Relevant Bible Teaching "Sanctify them in the truth; Your word is truth."
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Just Enough
Proverbs 4:23 says, “Watch over your heart with all diligence, For from it flow the springs of life.”  In Proverbs 30:7-9 we see two predominant ways in which Satan seeks to gain entryway into our hearts, compromising our desires, contaminating our motives, and weakening our allegiance to Christ. 

“Two things I asked of You, Do not refuse me before I die: Keep deception and lies far from me, Give me neither poverty nor riches; Feed me with the food that is my portion, That I not be full and deny You and say, ‘Who is the Lord?’ Or that I not be in want and steal, And profane the name of my God.”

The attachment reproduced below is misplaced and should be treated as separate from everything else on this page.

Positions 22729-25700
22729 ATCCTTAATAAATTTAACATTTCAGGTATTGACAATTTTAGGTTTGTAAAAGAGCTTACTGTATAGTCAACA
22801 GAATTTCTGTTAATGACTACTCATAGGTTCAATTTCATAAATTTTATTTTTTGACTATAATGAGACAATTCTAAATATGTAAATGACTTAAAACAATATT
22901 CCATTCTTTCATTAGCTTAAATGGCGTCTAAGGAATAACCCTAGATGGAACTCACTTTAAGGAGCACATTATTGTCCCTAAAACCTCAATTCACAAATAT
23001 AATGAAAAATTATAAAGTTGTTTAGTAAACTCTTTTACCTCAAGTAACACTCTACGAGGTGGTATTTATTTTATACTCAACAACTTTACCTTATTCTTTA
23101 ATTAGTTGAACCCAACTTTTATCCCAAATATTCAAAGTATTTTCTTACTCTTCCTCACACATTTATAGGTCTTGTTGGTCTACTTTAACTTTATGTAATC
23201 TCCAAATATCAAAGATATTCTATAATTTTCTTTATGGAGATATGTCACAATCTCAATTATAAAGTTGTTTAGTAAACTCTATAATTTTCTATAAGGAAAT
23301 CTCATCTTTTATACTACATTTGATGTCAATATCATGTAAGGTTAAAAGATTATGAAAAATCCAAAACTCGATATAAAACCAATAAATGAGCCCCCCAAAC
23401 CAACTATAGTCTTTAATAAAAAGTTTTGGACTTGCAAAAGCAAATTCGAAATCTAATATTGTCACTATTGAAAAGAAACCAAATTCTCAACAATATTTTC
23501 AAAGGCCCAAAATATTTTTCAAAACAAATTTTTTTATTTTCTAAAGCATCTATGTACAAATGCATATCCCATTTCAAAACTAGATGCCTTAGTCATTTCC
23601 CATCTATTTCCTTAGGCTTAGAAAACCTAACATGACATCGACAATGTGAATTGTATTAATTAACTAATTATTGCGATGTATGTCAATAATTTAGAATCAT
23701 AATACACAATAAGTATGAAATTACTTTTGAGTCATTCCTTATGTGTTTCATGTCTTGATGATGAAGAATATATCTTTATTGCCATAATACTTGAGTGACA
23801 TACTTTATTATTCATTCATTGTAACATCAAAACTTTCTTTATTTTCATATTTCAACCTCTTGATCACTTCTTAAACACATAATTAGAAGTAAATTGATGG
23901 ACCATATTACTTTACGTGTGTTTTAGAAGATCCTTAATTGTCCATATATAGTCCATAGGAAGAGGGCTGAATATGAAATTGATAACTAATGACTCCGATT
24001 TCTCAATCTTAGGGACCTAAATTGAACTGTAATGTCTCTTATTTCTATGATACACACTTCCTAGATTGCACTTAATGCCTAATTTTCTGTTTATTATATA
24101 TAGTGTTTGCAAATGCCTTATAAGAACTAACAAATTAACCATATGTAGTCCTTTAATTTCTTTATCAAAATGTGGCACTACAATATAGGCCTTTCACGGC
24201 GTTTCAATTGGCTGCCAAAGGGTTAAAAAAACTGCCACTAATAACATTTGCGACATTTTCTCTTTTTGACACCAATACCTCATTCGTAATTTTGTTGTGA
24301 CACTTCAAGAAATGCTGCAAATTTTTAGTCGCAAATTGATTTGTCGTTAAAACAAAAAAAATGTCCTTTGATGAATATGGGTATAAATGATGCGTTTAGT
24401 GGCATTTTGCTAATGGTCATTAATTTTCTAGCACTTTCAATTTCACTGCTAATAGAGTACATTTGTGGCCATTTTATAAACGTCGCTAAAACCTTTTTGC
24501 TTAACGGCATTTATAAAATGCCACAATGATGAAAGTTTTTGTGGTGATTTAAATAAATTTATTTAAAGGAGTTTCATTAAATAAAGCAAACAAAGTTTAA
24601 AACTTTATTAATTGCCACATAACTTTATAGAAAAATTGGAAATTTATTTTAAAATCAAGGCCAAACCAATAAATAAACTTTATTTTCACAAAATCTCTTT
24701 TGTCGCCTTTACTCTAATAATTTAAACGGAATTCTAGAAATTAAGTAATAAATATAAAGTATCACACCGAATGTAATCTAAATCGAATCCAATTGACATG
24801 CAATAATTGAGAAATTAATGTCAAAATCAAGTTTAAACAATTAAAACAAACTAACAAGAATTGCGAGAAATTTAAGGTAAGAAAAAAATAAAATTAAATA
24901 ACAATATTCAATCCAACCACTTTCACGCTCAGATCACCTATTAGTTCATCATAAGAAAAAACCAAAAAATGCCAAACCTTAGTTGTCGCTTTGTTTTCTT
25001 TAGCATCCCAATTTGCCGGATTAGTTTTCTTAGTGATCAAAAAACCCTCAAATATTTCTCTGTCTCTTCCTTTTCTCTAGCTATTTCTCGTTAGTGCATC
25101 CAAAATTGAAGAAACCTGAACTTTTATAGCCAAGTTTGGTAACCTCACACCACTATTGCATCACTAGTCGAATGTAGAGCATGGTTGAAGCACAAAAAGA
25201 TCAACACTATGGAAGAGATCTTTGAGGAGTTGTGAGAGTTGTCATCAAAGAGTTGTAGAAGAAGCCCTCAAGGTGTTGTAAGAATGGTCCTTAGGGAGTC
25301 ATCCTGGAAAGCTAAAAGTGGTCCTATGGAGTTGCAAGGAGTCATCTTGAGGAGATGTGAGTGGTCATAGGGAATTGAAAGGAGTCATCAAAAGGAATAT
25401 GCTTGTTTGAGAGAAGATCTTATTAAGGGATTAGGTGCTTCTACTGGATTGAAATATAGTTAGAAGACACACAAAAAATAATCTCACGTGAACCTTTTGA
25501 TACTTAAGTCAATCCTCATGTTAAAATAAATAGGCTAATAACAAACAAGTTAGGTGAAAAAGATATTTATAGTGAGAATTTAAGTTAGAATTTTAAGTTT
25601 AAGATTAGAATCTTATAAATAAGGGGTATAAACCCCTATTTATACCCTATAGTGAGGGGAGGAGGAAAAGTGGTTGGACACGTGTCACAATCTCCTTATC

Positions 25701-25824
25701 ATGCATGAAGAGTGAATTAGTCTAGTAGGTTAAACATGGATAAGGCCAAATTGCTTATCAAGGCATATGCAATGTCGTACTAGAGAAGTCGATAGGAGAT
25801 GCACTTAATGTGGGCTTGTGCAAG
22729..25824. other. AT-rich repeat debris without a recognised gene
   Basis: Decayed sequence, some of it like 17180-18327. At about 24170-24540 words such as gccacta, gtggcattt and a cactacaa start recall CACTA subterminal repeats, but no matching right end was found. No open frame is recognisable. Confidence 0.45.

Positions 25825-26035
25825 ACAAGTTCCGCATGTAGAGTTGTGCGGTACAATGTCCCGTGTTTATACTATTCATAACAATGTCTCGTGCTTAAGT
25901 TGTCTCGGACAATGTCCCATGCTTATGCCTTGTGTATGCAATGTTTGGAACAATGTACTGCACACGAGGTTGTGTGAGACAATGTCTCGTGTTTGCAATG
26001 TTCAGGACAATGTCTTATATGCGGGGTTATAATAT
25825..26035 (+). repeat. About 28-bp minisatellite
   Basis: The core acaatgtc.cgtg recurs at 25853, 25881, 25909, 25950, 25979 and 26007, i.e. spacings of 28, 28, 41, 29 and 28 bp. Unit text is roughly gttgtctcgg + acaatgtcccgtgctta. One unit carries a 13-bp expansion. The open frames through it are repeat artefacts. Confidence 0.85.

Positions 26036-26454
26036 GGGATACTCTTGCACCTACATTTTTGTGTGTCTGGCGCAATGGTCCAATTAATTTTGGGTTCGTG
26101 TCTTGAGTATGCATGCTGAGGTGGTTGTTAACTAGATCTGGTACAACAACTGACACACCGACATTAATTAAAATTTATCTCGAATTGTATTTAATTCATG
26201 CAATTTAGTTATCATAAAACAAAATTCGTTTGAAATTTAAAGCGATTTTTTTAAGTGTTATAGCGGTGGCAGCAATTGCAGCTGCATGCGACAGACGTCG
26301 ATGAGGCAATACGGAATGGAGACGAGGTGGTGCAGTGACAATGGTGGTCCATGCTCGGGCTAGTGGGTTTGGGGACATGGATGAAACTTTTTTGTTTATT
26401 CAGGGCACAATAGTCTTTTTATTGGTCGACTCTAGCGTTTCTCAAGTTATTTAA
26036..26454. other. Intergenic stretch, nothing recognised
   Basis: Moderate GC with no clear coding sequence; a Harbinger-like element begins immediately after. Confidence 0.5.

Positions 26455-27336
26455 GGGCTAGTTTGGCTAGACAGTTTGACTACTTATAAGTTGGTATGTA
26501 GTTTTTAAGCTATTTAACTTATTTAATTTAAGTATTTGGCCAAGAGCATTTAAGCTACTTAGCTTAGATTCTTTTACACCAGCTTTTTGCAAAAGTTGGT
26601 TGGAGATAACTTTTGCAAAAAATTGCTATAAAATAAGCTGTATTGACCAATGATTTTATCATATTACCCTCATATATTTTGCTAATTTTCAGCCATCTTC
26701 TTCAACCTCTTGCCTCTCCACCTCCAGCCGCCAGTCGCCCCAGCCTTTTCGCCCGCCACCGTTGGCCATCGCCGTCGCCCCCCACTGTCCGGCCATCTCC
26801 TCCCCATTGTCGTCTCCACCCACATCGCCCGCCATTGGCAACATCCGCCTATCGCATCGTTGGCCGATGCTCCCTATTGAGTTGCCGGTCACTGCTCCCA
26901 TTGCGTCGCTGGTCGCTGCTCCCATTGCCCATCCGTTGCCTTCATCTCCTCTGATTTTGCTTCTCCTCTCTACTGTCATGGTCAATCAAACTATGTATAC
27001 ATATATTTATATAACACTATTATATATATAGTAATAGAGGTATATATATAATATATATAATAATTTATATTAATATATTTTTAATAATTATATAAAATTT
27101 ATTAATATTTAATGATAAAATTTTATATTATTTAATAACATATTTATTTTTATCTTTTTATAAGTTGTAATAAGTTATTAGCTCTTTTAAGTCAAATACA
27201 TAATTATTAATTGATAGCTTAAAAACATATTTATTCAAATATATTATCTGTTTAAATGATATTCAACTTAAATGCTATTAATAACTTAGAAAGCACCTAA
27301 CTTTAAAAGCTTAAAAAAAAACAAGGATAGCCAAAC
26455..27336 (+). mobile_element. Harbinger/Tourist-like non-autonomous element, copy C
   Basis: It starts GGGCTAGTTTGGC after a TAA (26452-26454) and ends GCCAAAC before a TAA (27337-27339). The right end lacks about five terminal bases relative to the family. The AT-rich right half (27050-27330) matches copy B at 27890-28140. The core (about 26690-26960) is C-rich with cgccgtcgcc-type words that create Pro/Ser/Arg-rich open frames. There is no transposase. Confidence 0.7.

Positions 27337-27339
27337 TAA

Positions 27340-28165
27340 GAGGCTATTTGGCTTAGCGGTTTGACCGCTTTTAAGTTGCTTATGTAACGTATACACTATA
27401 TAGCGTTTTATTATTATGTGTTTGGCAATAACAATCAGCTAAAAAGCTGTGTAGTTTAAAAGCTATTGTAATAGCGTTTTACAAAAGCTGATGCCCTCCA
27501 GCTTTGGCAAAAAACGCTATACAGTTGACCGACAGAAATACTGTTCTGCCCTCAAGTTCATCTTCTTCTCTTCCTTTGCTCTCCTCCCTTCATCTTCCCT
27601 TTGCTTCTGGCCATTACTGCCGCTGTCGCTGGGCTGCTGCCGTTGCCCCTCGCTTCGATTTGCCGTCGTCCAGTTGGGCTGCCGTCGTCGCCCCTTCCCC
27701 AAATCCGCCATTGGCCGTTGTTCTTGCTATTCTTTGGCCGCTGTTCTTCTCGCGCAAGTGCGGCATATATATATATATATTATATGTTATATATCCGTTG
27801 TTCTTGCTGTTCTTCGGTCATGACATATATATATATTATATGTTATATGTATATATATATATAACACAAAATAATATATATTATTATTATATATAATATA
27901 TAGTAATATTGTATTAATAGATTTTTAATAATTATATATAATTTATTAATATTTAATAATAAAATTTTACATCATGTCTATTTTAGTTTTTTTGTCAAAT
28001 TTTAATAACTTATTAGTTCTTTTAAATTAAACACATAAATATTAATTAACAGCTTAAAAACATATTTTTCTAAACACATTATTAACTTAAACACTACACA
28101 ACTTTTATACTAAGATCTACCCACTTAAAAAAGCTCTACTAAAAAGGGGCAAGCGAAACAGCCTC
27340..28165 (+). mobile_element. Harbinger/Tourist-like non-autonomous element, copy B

First, we should pray that our hearts do not get deceived so that we believe lies and subsequently live out the ramifications of the lies which we have foolishness and mistakenly believed.  Matthew 13:22 says, “And the one on whom seed was sown among the thorns, this is the man who hears the word, and the worry of the world and the deceitfulness of wealth choke the word, and it becomes unfruitful.”   Love for the things of the world and being preoccupied with them can be enough to blind people from fully considering the cost of following Christ.  Thus, they follow Him only as a matter of convenience rather than allegiance.  These false conversions are the result of people being curious about Jesus but more committed to money, riches, fame, and being consumed by the things that this world promises them.  But even Christians can allow the deceitfulness of wealth and of sin in general to compromise their hearts.  Hebrews 3:13 says, “But encourage one another day after day, as long as it is still called ‘Today,’ so that none of you will be hardened by the deceitfulness of sin.”  We can become deluded regarding the brevity of life, the importance and urgency of living for God, and as far as being sensitive to the Spirit’s conviction over sin.  We can lose heart and be prone to stop hoping in God.  We can become selfish and begin to try to climb back on the throne of our lives, thereby grieving the Spirit by resisting Him rather than the devil (Ephesians 4:30).  Sin indeed is deceitful by its very nature, promising a better life, satisfaction, more happiness, more pleasure, more fun, and more control.  Thus, believers must encourage one another to keep striving against sin and the devil and to keep standing up for truth and living it out in holiness and integrity before God.  A little lie here, a little deceit there, a small little sin here, and things can fast grow out of control, hardening a heart against God.  God looks for those who are humble and contrite of heart and who tremble before His Word (Isaiah 66:2).  He wants those whose hearts are totally committed and devoted to Him (2 Chronicles 16:9).  By keeping our hearts free of lies and repenting of deception as soon as we are aware of it, we allow the Spirit to keep empowering us and filling us to do God’s work (Ephesians 5:18).